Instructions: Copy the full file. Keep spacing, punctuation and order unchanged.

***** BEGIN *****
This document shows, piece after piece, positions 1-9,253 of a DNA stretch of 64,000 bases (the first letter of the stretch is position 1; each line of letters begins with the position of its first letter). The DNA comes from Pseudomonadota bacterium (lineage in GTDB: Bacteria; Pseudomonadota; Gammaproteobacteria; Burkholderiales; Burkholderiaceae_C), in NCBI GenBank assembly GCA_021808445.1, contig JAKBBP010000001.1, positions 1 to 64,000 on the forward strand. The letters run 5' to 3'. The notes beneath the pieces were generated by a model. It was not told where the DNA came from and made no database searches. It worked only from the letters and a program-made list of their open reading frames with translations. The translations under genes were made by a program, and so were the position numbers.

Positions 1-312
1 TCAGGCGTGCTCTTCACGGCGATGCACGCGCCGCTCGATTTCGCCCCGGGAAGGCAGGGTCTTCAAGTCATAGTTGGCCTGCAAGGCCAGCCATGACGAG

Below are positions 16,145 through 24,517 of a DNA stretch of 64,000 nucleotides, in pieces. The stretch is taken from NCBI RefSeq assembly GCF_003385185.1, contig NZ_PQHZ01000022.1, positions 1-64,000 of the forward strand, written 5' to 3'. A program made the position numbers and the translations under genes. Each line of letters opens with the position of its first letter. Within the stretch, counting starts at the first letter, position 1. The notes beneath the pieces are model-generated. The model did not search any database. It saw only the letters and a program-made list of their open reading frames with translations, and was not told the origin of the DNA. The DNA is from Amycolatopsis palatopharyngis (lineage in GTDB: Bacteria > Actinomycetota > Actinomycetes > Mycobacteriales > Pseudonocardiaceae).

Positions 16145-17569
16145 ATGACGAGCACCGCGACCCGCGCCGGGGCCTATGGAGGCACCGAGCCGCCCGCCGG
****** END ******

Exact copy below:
This document shows, piece after piece, positions 1-9,253 of a DNA stretch of 64,000 bases (the first letter of the stretch is position 1; each line of letters begins with the position of its first letter). The DNA comes from Pseudomonadota bacterium (lineage in GTDB: Bacteria; Pseudomonadota; Gammaproteobacteria; Burkholderiales; Burkholderiaceae_C), in NCBI GenBank assembly GCA_021808445.1, contig JAKBBP010000001.1, positions 1 to 64,000 on the forward strand. The letters run 5' to 3'. The notes beneath the pieces were generated by a model. It was not told where the DNA came from and made no database searches. It worked only from the letters and a program-made list of their open reading frames with translations. The translations under genes were made by a program, and so were the position numbers.

Positions 1-312
1 TCAGGCGTGCTCTTCACGGCGATGCACGCGCCGCTCGATTTCGCCCCGGGAAGGCAGGGTCTTCAAGTCATAGTTGGCCTGCAAGGCCAGCCATGACGAG

Below are positions 16,145 through 24,517 of a DNA stretch of 64,000 nucleotides, in pieces. The stretch is taken from NCBI RefSeq assembly GCF_003385185.1, contig NZ_PQHZ01000022.1, positions 1-64,000 of the forward strand, written 5' to 3'. A program made the position numbers and the translations under genes. Each line of letters opens with the position of its first letter. Within the stretch, counting starts at the first letter, position 1. The notes beneath the pieces are model-generated. The model did not search any database. It saw only the letters and a program-made list of their open reading frames with translations, and was not told the origin of the DNA. The DNA is from Amycolatopsis palatopharyngis (lineage in GTDB: Bacteria > Actinomycetota > Actinomycetes > Mycobacteriales > Pseudonocardiaceae).

Positions 16145-17569
16145 ATGACGAGCACCGCGACCCGCGCCGGGGCCTATGGAGGCACCGAGCCGCCCGCCGG